Wall Street Journal
By Reid Epstein, Byron Tau, Alexandra Berzon
February 24, 2016
Donald Trump won the Nevada Republican caucuses Tuesday, claiming victory in the third state in a row and reinforcing his status as the front-runner for the GOP presidential nomination.
The outcome gives Mr. Trump another blast of momentum heading into the next contest March 1 when 11 states will hold primaries and caucuses, and when more convention delegates will be awarded than on any other primary day of the 2016 calendar.
The Associated Press declared Mr. Trump the winner shortly after 9 p.m. local time, when the caucuses closed. It hadn’t yet declared the winner for second place between Sens. Ted Cruz and Marco Rubio.
At a victory party at the Treasure Island casino on the Las Vegas Strip, Mr. Trump said the momentum from Nevada would carry him through elections in Texas, Arkansas, Georgia, Florida and beyond. He said he was particularly pleased by apparent support from Hispanic and evangelical voters.
“Now we’re winning, winning, winning the country, and soon the country is going to start winning, winning, winning,” Mr. Trump said.
Entrance polls showed Mr. Trump’s win in Nevada involved a broad swath of GOP voters. He won by big margins among both men and women, and led his rivals among all age groups surveyed. He was the top choice for both conservative and moderate voters. He also led his rivals among Republican voters of all education levels—but drew his highest level of support from caucus-goers with no college degree.
Mr. Trump also won pluralities among both white and nonwhite Republican voters, though whites made up 85% of the Republican caucus electorate in Nevada.
At a Trump rally Tuesday in Sparks, Nev., Frank Mooney, 69 years old, said he would caucus for Mr. Trump because he found the billionaire “energetic” and “exhilarating.”
“He is an outsider, and I think that is his greatest virtue,” Mr. Mooney said. “Not since Ross Perot has there been a businessman, who is willing to take on Washington, and that is what we have to have happen.”
At a Las Vegas YMCA late Tuesday night, Mr. Cruz reiterated his case that, because he finished first in Iowa’s caucuses, he ought to be the party’s alternative to Mr. Trump.
Republican presidential candidate Donald Trump won the Nevada caucuses. Trump now has three straight victories; New Hampshire, South Carolina and Nevada. Photo: Getty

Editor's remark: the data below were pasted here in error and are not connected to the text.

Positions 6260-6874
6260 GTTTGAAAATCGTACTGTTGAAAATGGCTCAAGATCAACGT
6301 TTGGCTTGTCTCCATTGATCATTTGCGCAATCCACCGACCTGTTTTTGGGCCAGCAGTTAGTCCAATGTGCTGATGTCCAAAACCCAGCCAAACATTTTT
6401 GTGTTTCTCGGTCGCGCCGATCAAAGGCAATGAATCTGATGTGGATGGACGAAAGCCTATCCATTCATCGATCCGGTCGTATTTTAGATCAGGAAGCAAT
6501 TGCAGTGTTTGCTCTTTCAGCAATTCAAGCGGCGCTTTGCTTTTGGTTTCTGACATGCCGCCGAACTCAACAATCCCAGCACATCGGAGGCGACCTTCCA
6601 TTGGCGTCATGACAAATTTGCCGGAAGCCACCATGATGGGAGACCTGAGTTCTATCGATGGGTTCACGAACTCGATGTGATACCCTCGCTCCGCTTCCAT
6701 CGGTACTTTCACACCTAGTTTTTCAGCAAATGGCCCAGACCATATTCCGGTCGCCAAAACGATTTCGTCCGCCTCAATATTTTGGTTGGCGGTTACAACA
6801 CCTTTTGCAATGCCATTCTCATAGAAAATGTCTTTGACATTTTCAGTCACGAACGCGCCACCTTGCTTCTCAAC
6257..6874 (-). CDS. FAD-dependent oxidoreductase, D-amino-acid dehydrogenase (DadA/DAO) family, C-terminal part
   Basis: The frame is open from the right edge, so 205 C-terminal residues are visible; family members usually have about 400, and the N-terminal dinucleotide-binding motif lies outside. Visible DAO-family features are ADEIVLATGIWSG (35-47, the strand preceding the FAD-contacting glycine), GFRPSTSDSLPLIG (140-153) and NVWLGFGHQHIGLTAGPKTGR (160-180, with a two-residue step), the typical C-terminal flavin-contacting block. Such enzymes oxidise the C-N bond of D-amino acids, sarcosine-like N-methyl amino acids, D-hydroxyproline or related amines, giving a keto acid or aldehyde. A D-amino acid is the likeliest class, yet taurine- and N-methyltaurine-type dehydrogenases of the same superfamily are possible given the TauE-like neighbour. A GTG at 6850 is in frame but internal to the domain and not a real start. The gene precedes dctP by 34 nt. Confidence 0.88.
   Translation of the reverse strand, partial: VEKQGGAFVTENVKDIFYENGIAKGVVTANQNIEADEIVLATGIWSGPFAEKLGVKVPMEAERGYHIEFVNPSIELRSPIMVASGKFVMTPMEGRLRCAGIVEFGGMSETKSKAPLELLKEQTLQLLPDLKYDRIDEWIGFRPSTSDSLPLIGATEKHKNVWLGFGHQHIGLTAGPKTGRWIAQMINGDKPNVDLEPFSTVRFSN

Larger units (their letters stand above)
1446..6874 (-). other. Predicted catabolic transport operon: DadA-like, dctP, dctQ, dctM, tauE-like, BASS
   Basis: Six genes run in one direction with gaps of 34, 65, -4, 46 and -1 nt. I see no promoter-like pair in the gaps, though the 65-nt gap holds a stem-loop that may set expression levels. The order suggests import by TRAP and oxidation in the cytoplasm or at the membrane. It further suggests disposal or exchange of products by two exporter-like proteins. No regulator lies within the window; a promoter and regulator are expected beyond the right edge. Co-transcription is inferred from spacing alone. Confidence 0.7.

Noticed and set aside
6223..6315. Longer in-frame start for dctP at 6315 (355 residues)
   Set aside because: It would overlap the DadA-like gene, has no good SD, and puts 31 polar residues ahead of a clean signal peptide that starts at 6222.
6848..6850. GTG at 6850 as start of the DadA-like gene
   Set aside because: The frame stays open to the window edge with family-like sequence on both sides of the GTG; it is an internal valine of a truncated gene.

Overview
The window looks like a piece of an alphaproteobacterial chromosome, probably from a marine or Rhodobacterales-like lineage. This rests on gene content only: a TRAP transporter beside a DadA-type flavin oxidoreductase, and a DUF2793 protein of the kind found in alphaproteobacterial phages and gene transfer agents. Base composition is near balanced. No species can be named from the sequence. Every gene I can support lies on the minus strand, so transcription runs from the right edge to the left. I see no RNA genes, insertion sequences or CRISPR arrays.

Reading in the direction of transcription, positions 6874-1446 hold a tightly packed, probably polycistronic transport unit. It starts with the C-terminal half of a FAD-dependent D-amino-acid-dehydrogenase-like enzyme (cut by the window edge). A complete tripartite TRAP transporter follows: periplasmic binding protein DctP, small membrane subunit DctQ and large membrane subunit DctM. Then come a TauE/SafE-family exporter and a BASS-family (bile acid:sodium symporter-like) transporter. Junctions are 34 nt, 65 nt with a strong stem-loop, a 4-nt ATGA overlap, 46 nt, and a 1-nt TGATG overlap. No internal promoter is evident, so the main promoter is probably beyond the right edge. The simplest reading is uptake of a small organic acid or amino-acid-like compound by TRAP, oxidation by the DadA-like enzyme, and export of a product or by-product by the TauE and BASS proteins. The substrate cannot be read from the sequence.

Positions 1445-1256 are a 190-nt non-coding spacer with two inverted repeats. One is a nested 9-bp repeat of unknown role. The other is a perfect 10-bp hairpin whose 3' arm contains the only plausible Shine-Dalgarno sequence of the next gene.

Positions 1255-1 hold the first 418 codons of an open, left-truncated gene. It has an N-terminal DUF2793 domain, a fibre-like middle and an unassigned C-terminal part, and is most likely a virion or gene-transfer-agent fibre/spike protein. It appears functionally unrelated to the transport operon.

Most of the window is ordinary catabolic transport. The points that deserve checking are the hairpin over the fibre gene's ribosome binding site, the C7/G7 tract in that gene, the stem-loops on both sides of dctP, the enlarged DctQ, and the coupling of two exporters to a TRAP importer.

“The undeniable reality that the first four states have shown is that the only campaign that has beaten Donald Trump and only campaign that can beat Donald Trump is this campaign,” Mr. Cruz said. “If you were one of the 65% of Republicans across this country who doesn’t think Donald Trump is the best candidate to go head to head with Hillary, who thinks we do better when we actually nominate a conservative, then the first four states have performed a vital function of narrowing this race.”
After winning primary contests in New Hampshire and South Carolina, Mr. Trump barely campaigned ahead of Nevada’s caucuses. The New York businessman held just two campaign rallies, while Messrs. Cruz and Rubio crisscrossed the state in advance of Tuesday night’s contest.
Messrs. Rubio and Cruz also invested heavily in both television advertising and extensive ground operations here. In recent days, Mr. Cruz launched blistering attacks on Mr. Trump for his support of maintaining federal land management in the state. But Mr. Cruz was distracted when he was forced to dump a top aide Monday over the aide’s social-media postings.
Mr. Rubio sought to remain above the fray, never mentioning his rivals’ names during five campaign stops in three days. But to reporters, Mr. Rubio delivered a blistering critique of Mr. Cruz and suggested Mr. Trump hasn’t studied up on issues enough to be commander-in-chief.
Support for Mr. Trump among Republican voters only appears to be growing, despite an increasing consensus among the party’s establishment in favor of Mr. Rubio, and to a lesser extent Mr. Cruz. Elite party opinion quickly coalesced around Mr. Rubio after former Florida Gov. Jeb Bush ended his presidential bid last weekend.
Mr. Rubio announced nearly two dozen new endorsement since Saturday night, including the former presidential candidates Tim Pawlenty and Bob Dole, Sens. Orrin Hatch, Jeff Flake and Dean Heller, as well as four members of the Florida congressional delegation who had previously backed Mr. Bush.
Retired neurosurgeon Ben Carson, who appeared to place well behind the first three candidates—and finished fourth in Iowa, eighth in New Hampshire and sixth in South Carolina—told supporters in Las Vegas that his campaign will continue.
“I believe that things are starting to happen here,” Mr. Carson said.
Trump supporters gathered at Treasure Island casino let out periodic cheers as they watched results come in on television. They lined up through the casino floor and waited in long lines to go up an elevator and head into a ballroom, taxing security efforts and upsetting some of the people trying to get to their rooms.
Supporters began a countdown before 9 p.m. and then began cheering loudly as the television stated Mr. Trump had won. Cheers of “Trump! Trump! Trump” came through the crowd.
Samantha Fenner, a Las Vegas massage therapist who cast her ballot at Bonanza High School in Las Vegas said she chose Mr. Trump because of his strong stance against illegal immigration.
“I felt strongly that national security is a huge, important issue,” she said. “I want people to come legally. We want someone who is sure in that conviction to make that happen.”
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